TIP: If you want your images to display their actual size on all devices, you can use an asterisk (*) as a value for your width or height attribute. This makes them immune to being resized by a user’s browser.
One way to avoid a layout shift is to set the image height as a percentage of the image width. For example, we might give the image zero pixels for size and then add a padding-top to see the entire picture.
This is a pretty clever hack, but it requires you to use a background image on your div.
It’s better to use images for decoration because people who need assistance with visual accessibility or have images turned off can’t see the alt text. If you are concerned about keeping your HTML clean, divs may be a good option. I don’t think they offer compelling advantages, but some people prefer them.
When you’re unsure of an image’s dimensions, there are some things you can do to find them.
The above methods each have a problem. To calculate the aspect ratio while designing the page, you must first determine the image’s width and height. And to add the proper width and height while creating the page, you must first select the image’s aspect ratio.
The answer here is to use caching to remember the dimension information for each image, but this isn’t always feasible.
You have to put some extra work if you’re working with thousands of images on an existing site, or if you can’t get the image’s width and height, etc.
Container with a height set
All images on your blog or site should have an aspect ratio (the relationship between the image’s width and height) between 1:1 and 16:9.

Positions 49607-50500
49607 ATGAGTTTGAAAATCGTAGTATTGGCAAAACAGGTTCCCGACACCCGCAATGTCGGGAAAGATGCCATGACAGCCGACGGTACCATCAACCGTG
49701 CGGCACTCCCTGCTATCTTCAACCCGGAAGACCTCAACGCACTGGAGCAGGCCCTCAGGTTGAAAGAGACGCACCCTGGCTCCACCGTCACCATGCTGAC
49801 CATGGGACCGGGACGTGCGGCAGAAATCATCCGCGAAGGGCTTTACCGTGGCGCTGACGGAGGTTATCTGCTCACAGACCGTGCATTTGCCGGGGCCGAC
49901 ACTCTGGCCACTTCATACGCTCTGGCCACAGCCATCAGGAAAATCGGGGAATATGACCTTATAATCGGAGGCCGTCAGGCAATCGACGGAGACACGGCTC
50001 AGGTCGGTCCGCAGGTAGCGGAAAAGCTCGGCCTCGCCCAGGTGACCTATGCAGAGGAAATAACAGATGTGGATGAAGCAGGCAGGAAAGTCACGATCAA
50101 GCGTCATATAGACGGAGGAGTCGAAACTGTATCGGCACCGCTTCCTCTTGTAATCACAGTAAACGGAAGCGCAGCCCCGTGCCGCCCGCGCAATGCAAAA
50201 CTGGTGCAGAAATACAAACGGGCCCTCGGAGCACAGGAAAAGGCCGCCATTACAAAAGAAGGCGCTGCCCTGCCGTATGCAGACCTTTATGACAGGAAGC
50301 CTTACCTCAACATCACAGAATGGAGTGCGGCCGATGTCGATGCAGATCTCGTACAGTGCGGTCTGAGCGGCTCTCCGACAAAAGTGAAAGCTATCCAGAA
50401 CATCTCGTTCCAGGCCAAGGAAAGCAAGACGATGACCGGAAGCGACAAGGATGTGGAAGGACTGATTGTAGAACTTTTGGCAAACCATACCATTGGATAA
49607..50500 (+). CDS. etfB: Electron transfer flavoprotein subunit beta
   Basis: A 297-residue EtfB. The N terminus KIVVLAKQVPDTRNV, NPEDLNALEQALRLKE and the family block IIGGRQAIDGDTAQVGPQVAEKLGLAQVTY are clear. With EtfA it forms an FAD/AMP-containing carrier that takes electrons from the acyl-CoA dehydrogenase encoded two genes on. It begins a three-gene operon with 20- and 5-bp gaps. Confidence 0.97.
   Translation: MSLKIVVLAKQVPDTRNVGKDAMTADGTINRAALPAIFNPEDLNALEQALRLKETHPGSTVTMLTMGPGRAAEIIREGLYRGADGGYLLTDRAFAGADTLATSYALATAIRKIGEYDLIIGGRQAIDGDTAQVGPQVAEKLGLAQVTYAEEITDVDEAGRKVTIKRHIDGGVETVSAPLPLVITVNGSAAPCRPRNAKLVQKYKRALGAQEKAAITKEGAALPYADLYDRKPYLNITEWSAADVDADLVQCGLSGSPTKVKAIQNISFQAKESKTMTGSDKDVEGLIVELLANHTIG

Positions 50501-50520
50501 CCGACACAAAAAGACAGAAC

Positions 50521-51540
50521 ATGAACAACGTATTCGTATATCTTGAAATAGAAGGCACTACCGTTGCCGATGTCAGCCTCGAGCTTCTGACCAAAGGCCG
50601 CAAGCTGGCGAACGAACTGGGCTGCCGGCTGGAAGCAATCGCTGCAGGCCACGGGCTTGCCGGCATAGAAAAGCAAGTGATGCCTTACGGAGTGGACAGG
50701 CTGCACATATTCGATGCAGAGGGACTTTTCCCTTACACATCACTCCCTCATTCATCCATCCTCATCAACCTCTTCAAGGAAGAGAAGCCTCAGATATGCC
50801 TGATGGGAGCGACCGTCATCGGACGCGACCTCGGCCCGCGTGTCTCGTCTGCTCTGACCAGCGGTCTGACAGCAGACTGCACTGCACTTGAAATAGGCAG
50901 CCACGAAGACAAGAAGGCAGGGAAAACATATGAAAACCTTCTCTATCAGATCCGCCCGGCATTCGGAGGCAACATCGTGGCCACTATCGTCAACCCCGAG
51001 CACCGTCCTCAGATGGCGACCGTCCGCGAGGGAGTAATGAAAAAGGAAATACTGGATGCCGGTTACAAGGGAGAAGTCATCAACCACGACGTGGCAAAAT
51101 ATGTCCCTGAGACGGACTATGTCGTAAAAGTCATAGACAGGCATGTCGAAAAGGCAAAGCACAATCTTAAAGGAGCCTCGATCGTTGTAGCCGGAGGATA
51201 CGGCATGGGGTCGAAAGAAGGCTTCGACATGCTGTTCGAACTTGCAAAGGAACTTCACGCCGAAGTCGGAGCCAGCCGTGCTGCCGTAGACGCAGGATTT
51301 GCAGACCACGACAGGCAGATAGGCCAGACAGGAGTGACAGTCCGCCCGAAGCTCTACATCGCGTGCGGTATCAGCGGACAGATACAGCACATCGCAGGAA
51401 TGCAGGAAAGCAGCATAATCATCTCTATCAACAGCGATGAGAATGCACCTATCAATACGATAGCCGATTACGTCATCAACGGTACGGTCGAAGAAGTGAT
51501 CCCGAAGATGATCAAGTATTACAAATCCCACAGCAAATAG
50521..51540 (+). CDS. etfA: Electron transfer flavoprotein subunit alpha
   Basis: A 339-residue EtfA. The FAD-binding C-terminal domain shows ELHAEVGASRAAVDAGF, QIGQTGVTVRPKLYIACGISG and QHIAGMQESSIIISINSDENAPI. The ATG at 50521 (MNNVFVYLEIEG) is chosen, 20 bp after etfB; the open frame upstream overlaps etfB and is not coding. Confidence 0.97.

One possible solution is to wrap all of our images in a container with a fixed height. Because of this, the browser can give space for the container rather than the picture.
The downside is that if you use images with different aspect ratios. You will have space at the bottom of your container. Because images with comparable aspect ratios are better suited to scrolling. This method works best when your pictures have similar ratios.
Modern Browsers | Explicit Width and Height
Modern browsers automatically calculate the default aspect ratio for an image if you set width and height. However, if you want to prevent any layout changes, providing the image’s original width and height is still good.
This code checks whether the image has loaded at the beginning of a layout calculation. If not, it computes an aspect ratio based on the image’s width and height. When you set the width of an image to 100%, the element’s size is determined using this aspect ratio.
When working with responsive images, srcset indicates which image the browser may choose from and of what size it should be. All responsive pictures should have the same aspect ratio to specify their width and height properties.
To summarize, you should make efforts to avoid Cumulative Layout Shift as much as possible to preserve your Search Engine Rankings. And create a smooth user experience. For 99 percent of cases, all you need to do is add the width and height attributes. In order To fix the explicit width and height of image elements problems. If you are using art direction, consider adding media queries and the padding hack or utilizing the fixed height container technique.